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Identifying and Fixing Run-On, Comma Splices

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Based on this lesson, identify whether each sentence is “correct” or a run-on sentence: “fused” or “comma splice.”

Note. If you have difficulties with this exercise, complete the lessons on fused sentences and comma splices first. (Links open in a new tab.)

1. Because the storm was severe, the guests could not leave the hotel for two days, they were restless.

Incorrect!

Sorry. That is a run-on sentence. Take a closer look and try again.

That’s right!

“They were restless” is a complete sentence. You cannot simply add it to the end of the first sentence using a comma.

Possible correction 1: Because the storm was severe, the guests could not leave the hotel for two days. They were restless.

Possible correction 2: Because the storm was severe, the guests could not leave the hotel for two days, so they were restless.

Incorrect!

Take a good look and try again.

2. According to the former students, Professor Ecks’s course is very complex it even requires two textbooks and an online workbook.

Not quite!

How many complete sentences are there? Take a closer look and try again.

Incorrect!

Not exactly. Try again.

Correct!

“It even requires two textbooks and an online workbook” is a complete sentence. You must either combine it with the first sentence or use it as a new sentence.

Possible correction 1:
According to the former students, Professor Ecks’s course is very complex. It even requires two textbooks and an online workbook.

Possible correction 2:
According to the former students, Professor Ecks’s course is so complex that it even requires two textbooks and an online workbook.

3. They interviewed over 100 candidates for the position, but they could not find anyone qualified for the job.

Good job!

There are two ideas in this sentence, but they are properly combined using the coordinating conjunction “but.”

Not quite!

Take a closer look and try again.

Incorrect!

Examine the sentence and try again.

4. It is not always easy to understand English grammar that is why English-language learners often need to take grammar courses when they go to college.

Incorrect!

The sentence may make sense, but that does not mean it is written correctly. Take a closer look and try again.

Incorrect!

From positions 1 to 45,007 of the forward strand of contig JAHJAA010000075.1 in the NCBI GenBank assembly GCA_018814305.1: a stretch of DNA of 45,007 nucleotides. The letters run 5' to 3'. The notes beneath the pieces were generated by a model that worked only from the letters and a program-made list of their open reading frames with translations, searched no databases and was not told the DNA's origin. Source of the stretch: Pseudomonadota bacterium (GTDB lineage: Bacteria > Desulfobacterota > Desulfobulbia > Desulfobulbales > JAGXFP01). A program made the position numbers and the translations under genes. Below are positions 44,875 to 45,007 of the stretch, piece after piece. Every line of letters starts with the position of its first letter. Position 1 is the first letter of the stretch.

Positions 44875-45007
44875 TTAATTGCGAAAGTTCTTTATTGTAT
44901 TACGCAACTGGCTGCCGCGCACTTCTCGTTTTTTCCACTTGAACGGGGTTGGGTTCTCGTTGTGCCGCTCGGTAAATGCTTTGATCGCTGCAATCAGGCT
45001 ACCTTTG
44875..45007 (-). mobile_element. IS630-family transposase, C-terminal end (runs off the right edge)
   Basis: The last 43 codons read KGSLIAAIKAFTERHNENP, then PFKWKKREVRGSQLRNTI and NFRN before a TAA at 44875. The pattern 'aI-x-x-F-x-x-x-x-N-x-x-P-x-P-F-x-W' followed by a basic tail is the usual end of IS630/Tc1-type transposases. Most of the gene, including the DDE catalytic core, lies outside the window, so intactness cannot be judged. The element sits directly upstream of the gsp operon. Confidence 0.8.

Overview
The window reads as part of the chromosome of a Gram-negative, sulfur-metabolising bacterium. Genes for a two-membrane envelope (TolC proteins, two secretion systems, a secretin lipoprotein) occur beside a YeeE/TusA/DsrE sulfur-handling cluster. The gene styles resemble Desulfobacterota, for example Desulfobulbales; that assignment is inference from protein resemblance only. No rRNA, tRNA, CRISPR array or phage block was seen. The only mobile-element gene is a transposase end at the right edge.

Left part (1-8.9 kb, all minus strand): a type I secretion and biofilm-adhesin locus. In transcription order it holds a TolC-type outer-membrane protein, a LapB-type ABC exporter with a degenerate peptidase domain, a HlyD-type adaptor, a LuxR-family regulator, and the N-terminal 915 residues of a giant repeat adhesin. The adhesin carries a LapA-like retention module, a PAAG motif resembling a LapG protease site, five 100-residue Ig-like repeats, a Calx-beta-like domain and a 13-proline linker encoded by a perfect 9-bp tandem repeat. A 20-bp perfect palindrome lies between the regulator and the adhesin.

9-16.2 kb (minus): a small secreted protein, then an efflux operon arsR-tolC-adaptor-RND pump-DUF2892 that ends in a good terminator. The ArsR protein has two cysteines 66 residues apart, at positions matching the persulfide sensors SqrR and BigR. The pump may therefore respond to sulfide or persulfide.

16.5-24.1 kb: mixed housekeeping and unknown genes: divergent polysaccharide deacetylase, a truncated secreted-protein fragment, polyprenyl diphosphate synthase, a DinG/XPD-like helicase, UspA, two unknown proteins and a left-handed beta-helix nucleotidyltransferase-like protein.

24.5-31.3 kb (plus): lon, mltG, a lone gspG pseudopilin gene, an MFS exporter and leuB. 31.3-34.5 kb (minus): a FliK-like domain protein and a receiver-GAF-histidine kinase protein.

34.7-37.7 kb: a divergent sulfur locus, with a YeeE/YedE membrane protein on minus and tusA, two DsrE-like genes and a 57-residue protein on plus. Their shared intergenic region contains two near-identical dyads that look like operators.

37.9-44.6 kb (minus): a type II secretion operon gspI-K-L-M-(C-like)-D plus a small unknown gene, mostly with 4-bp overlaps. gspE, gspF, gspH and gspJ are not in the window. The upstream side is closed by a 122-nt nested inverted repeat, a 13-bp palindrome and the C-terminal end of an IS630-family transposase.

The sentence does not even have a comma, so a comma splice cannot be an issue.

Correct!

That is a typical fused sentence. You have two complete separate ideas and nothing combining them.

Possible correction 1:
It is not always easy to understand English grammar. That is why English-language learners often need to take grammar courses when they go to college.

Possible correction 2:
It is not always easy to understand English grammar, which is why English-language learners often need to take grammar courses when they go to college.

5. People in the small town were distraught, they had never had any serious crimes in their community.

Not really!

Take a closer look. Are there separate ideas in this sentence? Should they be combined somehow?

Correct!

“They had never had any serious crimes in their community” is a complete sentence. You need a period before it so you have a standalone sentence.

Incorrect!

You may be on to something here, but take another look.

6. Online courses require students to read a great deal of instructions when completing assignments, yet many students with poor reading skills want to enroll in online courses.

Excellent!

Although you have two complete sentences here, they are combined using a coordinating conjunction. You do need a comma before “yet.”

That’s not it!

There is a comma in the sentence indeed, but does that mean it is a comma splice?

Incorrect!

Examine the sentence again carefully.

7. You will be successful completing the task if you follow each step in the instructions, breaking the assignment down into shorter steps helps you stay focused.

Not exactly!

Break the sentence down into separate, complete ideas. Then decide how you can put them together.

Correct!

“Breaking the assignment down into shorter steps helps you stay focused” is a complete sentence. You need a period at the end of the first part. You can also find a way to combine the two sentences.

Possible correction 1: You will be successful completing the task if you follow each step in the instructions. Breaking the assignment down into shorter steps helps you stay focused.